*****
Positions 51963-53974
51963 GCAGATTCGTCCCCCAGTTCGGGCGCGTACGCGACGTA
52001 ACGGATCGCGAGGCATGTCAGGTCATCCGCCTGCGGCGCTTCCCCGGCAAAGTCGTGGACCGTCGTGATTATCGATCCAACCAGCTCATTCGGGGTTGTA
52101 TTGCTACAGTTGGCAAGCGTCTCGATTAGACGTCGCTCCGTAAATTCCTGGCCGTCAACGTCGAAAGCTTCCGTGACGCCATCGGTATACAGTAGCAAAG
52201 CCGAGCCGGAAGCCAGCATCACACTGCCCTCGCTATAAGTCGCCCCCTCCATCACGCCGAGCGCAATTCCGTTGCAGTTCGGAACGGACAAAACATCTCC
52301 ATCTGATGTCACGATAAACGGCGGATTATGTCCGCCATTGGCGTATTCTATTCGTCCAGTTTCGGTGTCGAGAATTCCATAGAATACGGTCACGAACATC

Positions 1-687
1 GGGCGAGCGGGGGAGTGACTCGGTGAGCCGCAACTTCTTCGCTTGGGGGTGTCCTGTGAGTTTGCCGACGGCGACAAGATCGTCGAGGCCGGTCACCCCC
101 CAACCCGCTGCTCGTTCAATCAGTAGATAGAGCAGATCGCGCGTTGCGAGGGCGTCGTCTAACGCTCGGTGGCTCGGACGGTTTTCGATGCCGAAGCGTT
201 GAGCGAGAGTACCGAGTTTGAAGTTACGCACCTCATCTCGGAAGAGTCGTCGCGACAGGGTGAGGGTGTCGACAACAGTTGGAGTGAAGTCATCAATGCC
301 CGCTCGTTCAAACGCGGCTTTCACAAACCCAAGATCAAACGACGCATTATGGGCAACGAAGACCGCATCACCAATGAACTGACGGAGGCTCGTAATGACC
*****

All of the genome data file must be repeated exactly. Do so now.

Positions 51963-53974
51963 GCAGATTCGTCCCCCAGTTCGGGCGCGTACGCGACGTA
52001 ACGGATCGCGAGGCATGTCAGGTCATCCGCCTGCGGCGCTTCCCCGGCAAAGTCGTGGACCGTCGTGATTATCGATCCAACCAGCTCATTCGGGGTTGTA
52101 TTGCTACAGTTGGCAAGCGTCTCGATTAGACGTCGCTCCGTAAATTCCTGGCCGTCAACGTCGAAAGCTTCCGTGACGCCATCGGTATACAGTAGCAAAG
52201 CCGAGCCGGAAGCCAGCATCACACTGCCCTCGCTATAAGTCGCCCCCTCCATCACGCCGAGCGCAATTCCGTTGCAGTTCGGAACGGACAAAACATCTCC
52301 ATCTGATGTCACGATAAACGGCGGATTATGTCCGCCATTGGCGTATTCTATTCGTCCAGTTTCGGTGTCGAGAATTCCATAGAATACGGTCACGAACATC

Positions 1-687
1 GGGCGAGCGGGGGAGTGACTCGGTGAGCCGCAACTTCTTCGCTTGGGGGTGTCCTGTGAGTTTGCCGACGGCGACAAGATCGTCGAGGCCGGTCACCCCC
101 CAACCCGCTGCTCGTTCAATCAGTAGATAGAGCAGATCGCGCGTTGCGAGGGCGTCGTCTAACGCTCGGTGGCTCGGACGGTTTTCGATGCCGAAGCGTT
201 GAGCGAGAGTACCGAGTTTGAAGTTACGCACCTCATCTCGGAAGAGTCGTCGCGACAGGGTGAGGGTGTCGACAACAGTTGGAGTGAAGTCATCAATGCC
301 CGCTCGTTCAAACGCGGCTTTCACAAACCCAAGATCAAACGACGCATTATGGGCAACGAAGACCGCATCACCAATGAACTGACGGAGGCTCGTAATGACC